Part of this very difficult era is revealed in one of the prophecies of Zecharaya.  Zecharya had a vision where he saw Yehoshua Kohen Gadol wearing filthy, repulsive, clothes. A voice told him to take off these clothing and garb himself in white, clean, garments. Then he saw a menorah and on either side there was an olive tree growing. Olives were squeezed into the cups of the menorah without the intervention of a human hand. Hashem asked him, "Do you understand what you see?" Zecharya answered,
"No." Hashem then said enigmatically, "It will not be through valor or strength, but through my spirit." Yehohua Kohen Gadol saw himself as defiled. He had two children who had married out. Hashem said, "Take off the filthy garments. Put on white garments. In the circumstances of exile, even if you saved yourself, it's a miracle."  The white clothing signify the clothing of the soul, which is thought, speech, and action. In exile, our thought, speech, and action can easily be defiled. We don't know who we are. We think, feel, speak, and act along the same pattern as the gentile world. Yehoshua Kohen Gadol was wearing filthy clothes. His children were influenced so deeply, they left. But then we see the menorah , a symbol of light. The seven branches parallel the seven attributes of Hashem. We have the potential to be ignited. Hashem gave us an answer that can console all of us.  It's not going to be your valor or strength. It will come through my spirit. This means that under the filthy clothes there's a soul. Hashem perceives that, although sometimes other people and our own selves don't see it.

Many years ago when my husband worked for Ohr Somayach, he traveled to Milano, Italy to do fundraising. There he met a Chabad shaliach . His son- in- law was a brilliant speaker and he succeeded in building a successful Jewish community. One of his followers was a man who came to every Torah lecture, bought tefilin , and was very earnest and sincere in his pursuit of Judaism. But there was one thing that bothered the Rabbi. Every two weeks he would disappear and be evasive about it. One day the man gave the Rabbi a significant check and told him it would be his last shiur. He was going to marry a gentile girl. If it meant choosing between Judaism and his fiancée, he had had chosen her. The Rabbi asked him if he would be in New York soon on business. The man said, "Yes." The Rabbi then said, "Go to the Lubavitcher Rebbe. Tell him what you want to do and see what he says." So he went and told the Rebbe. The Rebbe said, "I'm jealous of you. I'm living the life I lived. I'm not making any big changes. You could change. If you decide not to marry this girl you're place in the Next World will be inestimable."  The man dropped his fiancée.
It's possible to get the filthy clothing off. It's possible to shed the patterns of thought, speech, and deed we acquired in exile. The real self under all the grime yearns for this. You may say, "I don't have the strength to do it. If I could press a button and get rid of all of the ways that I'm destroying myself through misguided thinking and speech patterns, I'd press the button. But it's hard." So Hashem says, "You are the golden menorah. You have it in you. You don't have to recreate yourself. All the divine attributes are there- chesed, hod, malchut ... I'll put in the wisdom, I'll ignite the flame. It doesn't have to come through your strength or valor, it will come through my spirit."  But you have to want it to happen.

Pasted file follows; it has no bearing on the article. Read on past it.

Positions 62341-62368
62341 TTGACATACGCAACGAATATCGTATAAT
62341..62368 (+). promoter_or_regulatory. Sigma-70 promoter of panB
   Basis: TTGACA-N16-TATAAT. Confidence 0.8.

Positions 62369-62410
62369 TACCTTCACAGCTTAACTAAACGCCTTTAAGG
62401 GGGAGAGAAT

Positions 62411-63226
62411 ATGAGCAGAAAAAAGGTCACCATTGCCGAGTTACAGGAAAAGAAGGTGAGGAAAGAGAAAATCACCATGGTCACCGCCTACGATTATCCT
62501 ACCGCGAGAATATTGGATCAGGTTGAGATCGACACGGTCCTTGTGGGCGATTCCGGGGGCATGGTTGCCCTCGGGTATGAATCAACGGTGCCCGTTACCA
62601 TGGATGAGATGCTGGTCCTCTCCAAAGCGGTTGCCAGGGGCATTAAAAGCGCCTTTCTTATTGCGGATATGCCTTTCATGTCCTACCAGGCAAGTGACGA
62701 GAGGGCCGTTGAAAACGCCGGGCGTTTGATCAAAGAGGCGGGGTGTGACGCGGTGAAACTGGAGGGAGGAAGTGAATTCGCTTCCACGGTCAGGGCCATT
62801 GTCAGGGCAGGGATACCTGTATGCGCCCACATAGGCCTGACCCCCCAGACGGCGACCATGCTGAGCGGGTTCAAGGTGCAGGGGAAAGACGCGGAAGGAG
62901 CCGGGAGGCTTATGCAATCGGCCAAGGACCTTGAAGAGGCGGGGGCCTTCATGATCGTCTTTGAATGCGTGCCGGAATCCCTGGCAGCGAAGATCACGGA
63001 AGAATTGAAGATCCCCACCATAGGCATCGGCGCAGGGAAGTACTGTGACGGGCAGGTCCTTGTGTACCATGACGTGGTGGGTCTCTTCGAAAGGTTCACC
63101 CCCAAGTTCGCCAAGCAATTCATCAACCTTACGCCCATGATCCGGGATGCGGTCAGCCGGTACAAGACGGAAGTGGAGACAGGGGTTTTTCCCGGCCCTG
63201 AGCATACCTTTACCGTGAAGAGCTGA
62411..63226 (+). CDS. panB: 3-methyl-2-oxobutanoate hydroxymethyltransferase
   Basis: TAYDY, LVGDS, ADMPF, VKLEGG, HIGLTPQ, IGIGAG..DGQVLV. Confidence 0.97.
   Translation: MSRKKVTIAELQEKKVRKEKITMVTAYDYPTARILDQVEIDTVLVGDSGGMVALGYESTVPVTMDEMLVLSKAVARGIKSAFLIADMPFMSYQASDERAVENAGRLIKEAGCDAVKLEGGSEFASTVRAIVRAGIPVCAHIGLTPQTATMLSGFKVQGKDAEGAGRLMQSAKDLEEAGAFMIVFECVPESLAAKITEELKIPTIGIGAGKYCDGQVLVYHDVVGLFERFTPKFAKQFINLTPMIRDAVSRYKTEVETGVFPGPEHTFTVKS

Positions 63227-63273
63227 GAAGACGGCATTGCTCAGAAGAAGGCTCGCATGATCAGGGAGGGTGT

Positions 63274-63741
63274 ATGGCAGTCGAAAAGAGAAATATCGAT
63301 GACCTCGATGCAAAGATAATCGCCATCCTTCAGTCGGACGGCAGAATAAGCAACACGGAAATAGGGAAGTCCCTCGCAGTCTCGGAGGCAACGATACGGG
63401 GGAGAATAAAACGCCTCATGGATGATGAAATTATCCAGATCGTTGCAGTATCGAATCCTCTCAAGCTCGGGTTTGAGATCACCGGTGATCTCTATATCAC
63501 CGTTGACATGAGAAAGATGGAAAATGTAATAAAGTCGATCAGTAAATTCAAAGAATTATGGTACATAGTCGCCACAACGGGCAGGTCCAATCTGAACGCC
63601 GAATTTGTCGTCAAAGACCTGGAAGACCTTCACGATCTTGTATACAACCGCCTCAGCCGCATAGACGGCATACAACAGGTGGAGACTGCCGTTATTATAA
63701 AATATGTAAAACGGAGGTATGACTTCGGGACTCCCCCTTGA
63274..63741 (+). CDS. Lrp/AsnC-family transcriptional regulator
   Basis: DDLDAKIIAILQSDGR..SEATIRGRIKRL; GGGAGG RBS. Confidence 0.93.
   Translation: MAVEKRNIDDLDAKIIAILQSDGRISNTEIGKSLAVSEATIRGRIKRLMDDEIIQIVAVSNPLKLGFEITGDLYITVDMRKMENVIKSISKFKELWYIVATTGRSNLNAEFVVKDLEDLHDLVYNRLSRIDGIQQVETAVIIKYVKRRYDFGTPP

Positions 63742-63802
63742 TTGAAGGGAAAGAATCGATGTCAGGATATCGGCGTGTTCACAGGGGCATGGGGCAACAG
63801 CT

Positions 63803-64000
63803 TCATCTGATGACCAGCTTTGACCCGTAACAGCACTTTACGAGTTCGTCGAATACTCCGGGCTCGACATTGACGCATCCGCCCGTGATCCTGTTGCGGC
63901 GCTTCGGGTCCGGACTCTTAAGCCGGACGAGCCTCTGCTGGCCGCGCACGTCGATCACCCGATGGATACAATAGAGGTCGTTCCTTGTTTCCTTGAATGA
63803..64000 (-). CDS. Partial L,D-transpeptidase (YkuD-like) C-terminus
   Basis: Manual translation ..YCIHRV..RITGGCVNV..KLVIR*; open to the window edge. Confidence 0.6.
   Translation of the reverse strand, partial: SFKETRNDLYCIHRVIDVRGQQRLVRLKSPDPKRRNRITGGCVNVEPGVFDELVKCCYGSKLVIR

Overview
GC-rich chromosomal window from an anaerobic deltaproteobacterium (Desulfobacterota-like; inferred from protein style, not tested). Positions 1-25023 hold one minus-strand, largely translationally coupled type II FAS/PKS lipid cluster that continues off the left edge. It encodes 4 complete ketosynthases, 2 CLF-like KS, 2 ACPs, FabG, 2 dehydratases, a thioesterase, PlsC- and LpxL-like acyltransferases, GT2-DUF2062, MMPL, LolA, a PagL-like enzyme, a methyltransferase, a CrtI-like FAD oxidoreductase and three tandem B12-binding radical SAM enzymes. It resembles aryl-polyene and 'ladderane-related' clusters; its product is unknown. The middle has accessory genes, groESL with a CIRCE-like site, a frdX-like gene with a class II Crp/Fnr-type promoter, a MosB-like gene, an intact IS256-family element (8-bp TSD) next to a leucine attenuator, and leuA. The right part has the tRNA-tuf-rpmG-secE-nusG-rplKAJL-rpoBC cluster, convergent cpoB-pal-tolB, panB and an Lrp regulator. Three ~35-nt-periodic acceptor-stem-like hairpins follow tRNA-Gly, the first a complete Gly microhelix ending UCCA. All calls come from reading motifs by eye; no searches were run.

Zecharya began to speak and his prophecy had one theme- get the filthy clothing off. It's repulsive, there's a self on the inside. But the Jewish people didn't want to hear what he said. They were defensive because truth resonates. Eventually Zecharya was murdered in the beit hamikdash . When they removed his body and tried to clean up the blood nothing could get it off. Hashem wanted them to see the red stain. Man is called adam . Adam is rooted in the word dam - blood as it says, " Ki hadam hu hanefesh , for blood is the soul."  

The second beit hamikdash was destroyed because of senseless hatred. If love means caring and closeness, hatred means detaching and not caring. The word for cruelty in Hebrew is achzar , a combination of two words ach and zar , only strange. When you look at another Jew and see a stranger you've pressed the achzar sinat chinam button. The Gemara tells us that a person who speaks ill of another is as if he was kofer b'ikar . The Maharal explains that it means the person can't see the ikur (main factor) which is Hashem whose presence fills every inch of reality in the soul of a person. He sees the impediment, the filthy clothing, not the real person underneath it all. The Maharal says speech is the end product, thought is the beginning. It's very hard to control your thoughts.

You may see someone doing something you think they shouldn't do. Your mind interprets it. In a few seconds you're comparing this image to every other image you ever saw. The brain is quick. Let us say there's inner protest, and sometimes what you see really isn't right. It's not what you want to see. The ideal response would be to feel empathy. This person is failing just like I failed. This should take you to compassion. Hashem's presence in that person is in deep exile. Your reaction should be a prayer, "Hashem help this person get out of the prison he's put around himself." When you lack empathy it will engender loshon hara and much worse. Empathy is the piece that holds everything up. It requires you to speak about other people the way you wish they would speak about you. It's recognizing the significance and beauty in every Jew.

In the merit of strengthening ourselves in our relationship with others, may Hashem rebuild the beit hamikdash speedily in our days.

Featured Classes
The Lessons of Jewish History
Rabbi Avishai David
Parshat Matos:
The Three Levels of the Jewish Soul
Rabbi Hershel Reichman
The Three Weeks
Rabbi Hanoch Teller